Call to action buttons need to jump out at the shopper and leave them in no doubt about the next step they need to take to make a purchase.

It's not enough just to place a link to buy or add an item to baskets on the product page; retailers need to think about making the button stand out from other elements on the page to attract as many clicks as possible. A good button can increase conversions, so it's worth testing variations to find the most effective design.

Here are a few tips for call to action buttons on e-commerce product pages, as well as a few examples, good and bad.

  1. Colour: the button needs to stand out from the background, as well as any other icons or images on the product page, so a colour should be chosen which contrasts, preferably a bright colour.

    As well as being important for contrast, different colours may have some impact in shoppers' minds; they may associate green with go for instance, and therefore be more likely to click.

    There is an interesting chart on call to action colours in this post, which concludes that orange is the best to use, something Amazon, B&Q and may have taken note of.

  2. Wording: shoppers should be in no doubt what the button is there for, so language should convey the action they are expected to take, while being concise enough to stand out. It should start with a verb that conveys action; 'buy', 'add' etc. Users expect to see phrases like 'add to basket' and 'buy now', so it's wise not to deviate too much from this kind of language.
  3. Size: It's the most important link on a product page so shoppers need to instantly see it without having to hunt around. It should therefore be the biggest link on the page. The bigger it is, the more chance it has of being noticed.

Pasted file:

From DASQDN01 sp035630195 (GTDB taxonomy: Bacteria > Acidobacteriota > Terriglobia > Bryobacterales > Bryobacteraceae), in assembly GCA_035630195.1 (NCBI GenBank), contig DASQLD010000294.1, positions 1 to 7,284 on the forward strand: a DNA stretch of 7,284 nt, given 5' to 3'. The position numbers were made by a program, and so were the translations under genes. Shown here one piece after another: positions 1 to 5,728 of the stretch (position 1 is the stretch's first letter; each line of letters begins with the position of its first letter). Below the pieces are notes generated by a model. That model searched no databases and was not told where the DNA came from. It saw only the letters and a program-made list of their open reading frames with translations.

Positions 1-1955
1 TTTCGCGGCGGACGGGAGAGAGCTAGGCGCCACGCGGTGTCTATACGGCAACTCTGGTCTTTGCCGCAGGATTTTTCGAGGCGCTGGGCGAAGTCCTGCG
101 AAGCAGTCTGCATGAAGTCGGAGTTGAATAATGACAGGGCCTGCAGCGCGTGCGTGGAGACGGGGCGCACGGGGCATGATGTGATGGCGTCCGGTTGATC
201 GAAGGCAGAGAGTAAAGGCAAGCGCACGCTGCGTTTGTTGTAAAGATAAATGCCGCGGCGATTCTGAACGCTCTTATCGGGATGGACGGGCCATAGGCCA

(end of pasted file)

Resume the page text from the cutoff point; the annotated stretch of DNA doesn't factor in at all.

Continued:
4. Positioning: Above the fold, obviously, but also somewhere where users' eyes are likely to be, just below the price, or to the right of the product listing.
  5. Give it some space: putting the call to action to near other graphics, links or images will make it harder to find. Make sure there is some space around it so it stands out from the rest of the page. 

Here's how some of the top UK retailers (loosely based on this Hitwise HotShops list) do it. A number of these retailers, including M&S, ASOS, Next and Dell could be better, especially when it comes to the size of the buttons.

Amazon, B&Q and provide excellent examples though, using high contrast colours and big icons that stand out well. 

Amazon UK

Amazon knows how to do it. It has its buttons in yellow and orange, which contrasts well with the white background and makes the button stand out, as well as making it the biggest button/link on the page. It is positioned prominently above the fold with plenty of space around it.


Argos call to action

The green colour stands out well against the white background, though the button itself is quite small. Wording is clear and concise ad conveys the fact that shoppers can buy online or collect in-store.

The button on is orange against a white background, so good contrast there. The product page contains plenty of visual distractions, so it would stand out more if made bigger. As for the wording, nice and clear.


Tesco call to action

Blue against white is fine for contrast, but with a lot of blue on the page another colour would do a better job, especially when there are several other calls to action and links on the page.

Marks & Spencer

On M&S, a brighter colour for the call to action, and a more prominent position on the page would make it stand out more.


Epson button

On Epson's product pages, the bright blue stands out well, and it is placed prominently just below the price. On this particular page, the call to action should be more distinguishable from the play video link.


Next call to action

Not a great example, the colour is too dull and the button could be bigger, so it doesn't instantly leap out at you on the page.


There is already a lot of black on the page, so the call to action here is nowhere near as clear as it could be. A bigger button in a brighter colour would stand out much more than this.